Fatigue washed through Harry now that the adrenaline burst had dissipated, and he groaned inwardly at the thought of hauling himself out of his warm bed, putting on a robe and slippers and making the trek out into the Sanctuary. He’d never be able to get back to sleep afterwards, he was sure; it was too close to dawn.

And they needed all the sleep they could spare these days, to be sure they were ready for anything. Hermione had insisted, worried they’d miss something in their research if they stayed up too late poring through books for Horcrux hints.

Draco was clearly in a bad way, though, and Harry eased upright, pulling his legs up so he was sitting cross-legged on the mattress. He patted the empty space he’d made, smoothing out the sheets. “Let’s just…do it here. Do you mind?” If Draco really didn’t need to transform, then there was little point in going all the way out to the Sanctuary. All he needed was closeness and the soothing comfort of Harry’s palpable presence—which meant he should be able to be…reassured…anywhere, really.

Harry could feel Draco’s eyes weighing heavy on him, dark and wary. “…That’s against the rules.”

“…Yeah, but it’s a rule I set. And I’m exhausted and I really want to go back to sleep.” Harry waved vaguely towards the doorway. “Anyway, we’ve…” He had to take a running leap to get the word out. “We’ve kissed outside the Sanctuary before, back at New Year’s—”

“I hardly think that counts—”

“—and the world didn’t end, and maybe…maybe this’ll calm us both down, and we can get it over with and go back to sleep.” Harry reached out and grabbed the sleeve of Draco’s frou-frou ruffled nightshirt, tugging him forward. Draco held his ground, long enough to swallow thickly and mouth some manner of oath under his breath, and then shifted onto the mattress. He still looked lost and desperate, and he left an armspan of space between himself and Harry.

Harry was too tired to wait forever and still a little sleep-drunk, so when struck by the urge to hold Draco’s hand, he indulged. “…You’re shaking,” he said.

“I just had a nightmare; of course I’m shaking.” Then he added, with a sharp, warning look, “And I know you’ve had your fair share of them, so you’re hardly in any place to judge.”

“I wasn’t judging,” Harry said, running a thumb over Draco’s bony knuckles. “…Did you want to talk about it?”

Draco stared at him with an odd longing, and Harry wondered if sometimes he got lost in imagining the what-ifs too. “…No, I don’t,” he said, then leaned forward to close the distance and pressed his lips to Harry’s.

He brought his free hand up, fingers braced along Harry’s jaw rough with the previous day’s stubble, then dipped his thumb into the divot of Harry’s chin and coaxed his mouth open just wide enough to run his tongue along the soft of Harry’s lips.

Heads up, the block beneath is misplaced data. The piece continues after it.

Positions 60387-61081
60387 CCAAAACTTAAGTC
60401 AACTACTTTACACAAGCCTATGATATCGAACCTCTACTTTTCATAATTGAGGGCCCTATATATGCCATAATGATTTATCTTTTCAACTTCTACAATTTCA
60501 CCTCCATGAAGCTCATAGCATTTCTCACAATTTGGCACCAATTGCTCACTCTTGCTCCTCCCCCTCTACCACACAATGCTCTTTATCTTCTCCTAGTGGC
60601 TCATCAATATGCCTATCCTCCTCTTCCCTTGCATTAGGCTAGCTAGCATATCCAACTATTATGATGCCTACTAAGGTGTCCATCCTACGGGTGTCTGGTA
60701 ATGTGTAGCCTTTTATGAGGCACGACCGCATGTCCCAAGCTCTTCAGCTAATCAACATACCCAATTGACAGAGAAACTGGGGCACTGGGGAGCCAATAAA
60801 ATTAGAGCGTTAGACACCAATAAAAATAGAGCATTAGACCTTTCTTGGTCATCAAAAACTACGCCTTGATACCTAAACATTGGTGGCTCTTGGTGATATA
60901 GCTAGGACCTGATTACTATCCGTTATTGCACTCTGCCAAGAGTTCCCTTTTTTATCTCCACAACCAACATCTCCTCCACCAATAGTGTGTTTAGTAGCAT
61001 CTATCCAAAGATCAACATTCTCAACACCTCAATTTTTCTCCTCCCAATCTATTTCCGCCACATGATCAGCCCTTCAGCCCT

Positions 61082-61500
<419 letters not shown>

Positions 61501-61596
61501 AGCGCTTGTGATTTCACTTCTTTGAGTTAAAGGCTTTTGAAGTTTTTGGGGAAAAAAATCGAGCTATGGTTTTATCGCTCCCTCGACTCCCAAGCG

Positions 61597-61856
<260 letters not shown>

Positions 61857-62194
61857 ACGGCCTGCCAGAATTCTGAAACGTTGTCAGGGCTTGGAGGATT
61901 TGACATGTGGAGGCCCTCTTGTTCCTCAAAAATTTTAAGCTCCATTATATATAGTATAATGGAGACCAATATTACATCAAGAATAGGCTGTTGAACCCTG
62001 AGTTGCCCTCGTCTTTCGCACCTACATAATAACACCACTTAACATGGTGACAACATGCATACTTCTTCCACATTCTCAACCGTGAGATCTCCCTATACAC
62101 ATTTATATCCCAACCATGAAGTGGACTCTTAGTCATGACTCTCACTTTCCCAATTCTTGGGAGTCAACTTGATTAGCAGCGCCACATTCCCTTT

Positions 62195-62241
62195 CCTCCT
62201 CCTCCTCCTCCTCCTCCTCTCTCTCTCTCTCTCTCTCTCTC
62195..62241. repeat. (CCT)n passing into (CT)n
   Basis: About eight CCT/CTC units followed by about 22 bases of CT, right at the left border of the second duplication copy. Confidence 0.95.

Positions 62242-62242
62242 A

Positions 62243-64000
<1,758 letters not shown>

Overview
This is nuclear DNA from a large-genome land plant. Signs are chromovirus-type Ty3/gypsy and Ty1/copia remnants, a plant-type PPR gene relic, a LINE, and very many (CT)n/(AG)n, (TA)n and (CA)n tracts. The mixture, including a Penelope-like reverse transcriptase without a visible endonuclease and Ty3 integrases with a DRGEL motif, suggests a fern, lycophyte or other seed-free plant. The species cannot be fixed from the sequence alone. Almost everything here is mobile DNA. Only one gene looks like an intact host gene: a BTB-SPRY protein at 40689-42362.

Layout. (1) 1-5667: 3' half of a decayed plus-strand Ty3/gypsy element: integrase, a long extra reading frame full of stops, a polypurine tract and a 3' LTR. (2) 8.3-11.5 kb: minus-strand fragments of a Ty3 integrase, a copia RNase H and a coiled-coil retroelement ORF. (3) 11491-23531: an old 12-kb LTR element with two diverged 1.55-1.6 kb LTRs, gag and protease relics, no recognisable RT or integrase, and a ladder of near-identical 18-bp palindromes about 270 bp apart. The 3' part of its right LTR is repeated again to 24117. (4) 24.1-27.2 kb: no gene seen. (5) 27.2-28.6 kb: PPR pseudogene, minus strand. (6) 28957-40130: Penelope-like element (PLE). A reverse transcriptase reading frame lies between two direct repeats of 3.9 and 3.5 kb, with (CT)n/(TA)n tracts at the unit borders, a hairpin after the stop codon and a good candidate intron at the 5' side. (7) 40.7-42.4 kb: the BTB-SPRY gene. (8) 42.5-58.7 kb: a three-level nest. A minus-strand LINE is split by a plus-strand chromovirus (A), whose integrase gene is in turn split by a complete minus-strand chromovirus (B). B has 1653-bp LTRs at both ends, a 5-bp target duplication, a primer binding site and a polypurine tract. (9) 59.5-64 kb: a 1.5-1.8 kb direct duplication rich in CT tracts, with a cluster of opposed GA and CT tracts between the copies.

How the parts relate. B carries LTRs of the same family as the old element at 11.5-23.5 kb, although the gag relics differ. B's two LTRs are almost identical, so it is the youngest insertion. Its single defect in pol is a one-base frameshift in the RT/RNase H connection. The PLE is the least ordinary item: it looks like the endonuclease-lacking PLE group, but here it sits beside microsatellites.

Harry leaned into the kiss, shifting closer on the bed and smiling in the warm darkness when he felt Draco draw his other leg up. He took the hand he’d been stroking by the wrist and brought it up to splay, palm flat, over the soft cotton of Harry’s t-shirt. He held it there, just over his heart, so Draco could feel it beating, pumping steady and strong, and know that whatever he’d seen in his nightmare, it hadn’t been real. Reassurance. He let his hand drop away, and Draco clenched his fist in the flimsy material of Harry’s shirt, holding on for dear life.

But desperate as he’d sounded and torn though his expression had been, Draco’s kisses tonight were just as exhausted as Harry felt—slow and languid, less like a kiss and more an excuse for closeness, to touch, to be touched and grounded. Sometimes, Draco kissed him like this, and Harry had yet to wrap his mind around it. Draco had told him it had to mean something, these things they did—be it talking or touching or kissing—but he’d never quite explained what it had to mean. What Draco thought about, in moments like this.

It was too early to be doing any sort of thinking, though, and mimicking Draco back at New Year’s, Harry cocked his head to the side and mapped a trail of nibbling kisses over Draco’s baby-smooth cheek to his ear. “We really should sleep.”

Draco pulled back, ducking his head in to rejoin the kiss with a whining huff that said he hadn’t appreciated the interruption. “I don’t…want to sleep,” he breathed, voice rough and gravelly, and a wild part of Harry wondered what he wanted to do instead: just more and more of this?

But that was, by definition, a want—and not a need. So not likely.

He lost himself in the ebb and flow of Draco’s kisses for another lazy few minutes. He’d long grown tired of making a competition of it, letting Draco take what he needed and simply going along for the ride—it was easier that way, and more pleasant for it. Too soon, though, he felt sleep snaking its insistent arms around him. He sighed, and kissed the curve of Draco’s lips, holding there to whisper against his skin, “It wasn’t real, you know.”

Draco’s arms slid up around his shoulders, and he nearly squeezed the life out of Harry. “You think I don’t know that?” he said, bitterness thick in his voice.

“…Yeah, I guess it’s just one of those things you say.”